The Federal Migration Service has drafted a bill to set up 83 new detention centers for illegal immigrants across the country as Moscow's three holding facilities ran out of space following a week of raids on the city's markets.
The drive to fight illegal migration was triggered by a brawl at the Matveyevsky market on July 27 between the police and the relatives of rape suspect Magomed Magomedov. One police officer was hospitalized with a fractured skull as a result of the fight.
Last Monday police began combing Moscow's markets for illegal immigrants, even though the people who attacked the police officer had Russian citizenship.
The shortage of detention facilities forced Moscow police to open a temporary tented camp for several hundred detained immigrants, most of whom are Vietnamese, although nationals of Egypt, Syria and Afghanistan are also present.
The camp held over 500 people on Sunday afternoon, the police said, but rights activists said buses with more detainees had been arriving all day. Diplomats have also weighed in with their objections to the camp, in which conditions are said to be cramped and dirty.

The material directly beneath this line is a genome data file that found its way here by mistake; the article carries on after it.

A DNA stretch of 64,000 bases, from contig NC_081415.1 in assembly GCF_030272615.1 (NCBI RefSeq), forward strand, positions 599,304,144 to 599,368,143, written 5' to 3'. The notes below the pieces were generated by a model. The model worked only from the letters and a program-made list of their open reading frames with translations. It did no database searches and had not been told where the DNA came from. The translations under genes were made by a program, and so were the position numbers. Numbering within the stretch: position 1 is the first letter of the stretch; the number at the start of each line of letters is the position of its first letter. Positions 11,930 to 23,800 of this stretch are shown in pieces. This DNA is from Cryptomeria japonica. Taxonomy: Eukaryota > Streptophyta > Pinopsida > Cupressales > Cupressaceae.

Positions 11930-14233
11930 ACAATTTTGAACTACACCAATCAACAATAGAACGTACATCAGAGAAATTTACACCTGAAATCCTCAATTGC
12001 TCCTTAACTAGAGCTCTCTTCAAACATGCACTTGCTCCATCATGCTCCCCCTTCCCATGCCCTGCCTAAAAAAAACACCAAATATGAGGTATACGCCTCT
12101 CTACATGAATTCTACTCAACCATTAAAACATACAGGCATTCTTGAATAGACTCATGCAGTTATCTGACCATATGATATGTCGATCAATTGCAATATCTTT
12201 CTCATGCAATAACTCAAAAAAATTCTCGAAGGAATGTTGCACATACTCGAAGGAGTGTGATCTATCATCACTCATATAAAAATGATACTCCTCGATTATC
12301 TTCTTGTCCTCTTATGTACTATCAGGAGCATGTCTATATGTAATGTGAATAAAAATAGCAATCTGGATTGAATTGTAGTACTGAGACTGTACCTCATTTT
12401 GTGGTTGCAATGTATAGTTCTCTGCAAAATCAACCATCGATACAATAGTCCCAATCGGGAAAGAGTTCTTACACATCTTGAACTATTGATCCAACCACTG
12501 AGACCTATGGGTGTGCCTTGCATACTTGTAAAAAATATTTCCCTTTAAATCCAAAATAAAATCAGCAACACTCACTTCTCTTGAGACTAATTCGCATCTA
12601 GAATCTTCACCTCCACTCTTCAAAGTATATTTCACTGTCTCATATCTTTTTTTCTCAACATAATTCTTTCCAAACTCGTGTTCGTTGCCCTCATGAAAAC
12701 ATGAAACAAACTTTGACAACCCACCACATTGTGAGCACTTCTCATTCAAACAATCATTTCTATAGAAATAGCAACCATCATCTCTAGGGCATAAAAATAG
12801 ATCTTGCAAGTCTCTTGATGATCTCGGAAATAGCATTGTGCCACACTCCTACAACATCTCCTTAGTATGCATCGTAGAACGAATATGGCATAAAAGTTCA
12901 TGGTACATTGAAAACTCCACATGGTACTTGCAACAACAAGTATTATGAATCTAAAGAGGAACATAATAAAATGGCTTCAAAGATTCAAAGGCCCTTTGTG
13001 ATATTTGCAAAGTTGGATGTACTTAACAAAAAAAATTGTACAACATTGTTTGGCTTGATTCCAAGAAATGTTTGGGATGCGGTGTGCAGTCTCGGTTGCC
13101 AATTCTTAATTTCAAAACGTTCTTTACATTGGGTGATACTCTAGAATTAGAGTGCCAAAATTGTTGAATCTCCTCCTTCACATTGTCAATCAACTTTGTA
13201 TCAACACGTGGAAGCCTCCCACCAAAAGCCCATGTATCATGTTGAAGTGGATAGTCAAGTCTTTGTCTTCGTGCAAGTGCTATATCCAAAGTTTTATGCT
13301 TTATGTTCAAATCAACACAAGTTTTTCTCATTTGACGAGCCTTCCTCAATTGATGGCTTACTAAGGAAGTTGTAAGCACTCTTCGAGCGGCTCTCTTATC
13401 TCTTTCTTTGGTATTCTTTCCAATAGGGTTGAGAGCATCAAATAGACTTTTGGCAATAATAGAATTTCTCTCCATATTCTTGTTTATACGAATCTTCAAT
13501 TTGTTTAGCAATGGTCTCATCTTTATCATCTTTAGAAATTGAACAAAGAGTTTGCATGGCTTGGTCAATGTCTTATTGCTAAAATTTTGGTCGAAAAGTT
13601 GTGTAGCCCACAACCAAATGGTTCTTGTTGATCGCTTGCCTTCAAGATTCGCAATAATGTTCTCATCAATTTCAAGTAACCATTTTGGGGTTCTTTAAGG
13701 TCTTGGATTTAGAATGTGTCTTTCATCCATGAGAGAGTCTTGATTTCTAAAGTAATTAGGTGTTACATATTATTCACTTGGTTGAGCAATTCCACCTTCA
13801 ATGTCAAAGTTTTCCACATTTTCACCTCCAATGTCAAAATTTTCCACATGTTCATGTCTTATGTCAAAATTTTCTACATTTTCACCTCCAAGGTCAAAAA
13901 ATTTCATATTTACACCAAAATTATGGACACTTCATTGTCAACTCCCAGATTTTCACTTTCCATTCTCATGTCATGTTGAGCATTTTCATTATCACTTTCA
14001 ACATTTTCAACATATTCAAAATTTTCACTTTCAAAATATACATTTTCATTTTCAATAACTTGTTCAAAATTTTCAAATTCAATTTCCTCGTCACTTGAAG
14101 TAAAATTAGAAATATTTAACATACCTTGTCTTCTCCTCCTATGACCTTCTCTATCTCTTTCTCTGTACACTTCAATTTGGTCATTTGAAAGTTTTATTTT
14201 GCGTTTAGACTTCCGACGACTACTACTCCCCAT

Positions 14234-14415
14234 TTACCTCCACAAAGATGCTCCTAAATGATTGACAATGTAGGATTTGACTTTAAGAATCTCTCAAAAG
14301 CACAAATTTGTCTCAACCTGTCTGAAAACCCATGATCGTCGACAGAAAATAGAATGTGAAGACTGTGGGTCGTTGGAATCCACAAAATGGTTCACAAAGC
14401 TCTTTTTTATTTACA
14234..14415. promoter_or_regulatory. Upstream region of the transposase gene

"Putting 40 people in a 50-meter-tent — these are simply inhumane conditions," the head of the Vietnamese consulate in Russia said.
Questions about the camp's legality have also been raised.
The camp does not have any judicial status and, therefore, violates the current legislation, said Svetlana Gannushkin, the head of Civic Assistance, a foundation specializing in the protection of refugees' rights.
Referring to the need to clarify the legal position of the camp, an Interior Ministry spokesman said the "the legal department is currently working on it" and suggested opening an official inquiry.
There are currently 21 detention centers in Russia for holding illegal immigrants. The Federal Migration Service estimated that the new camps would require 4,661 new employees to operate them. It will take over the running of the detention centers from the Interior Ministry on Jan. 1, 2014.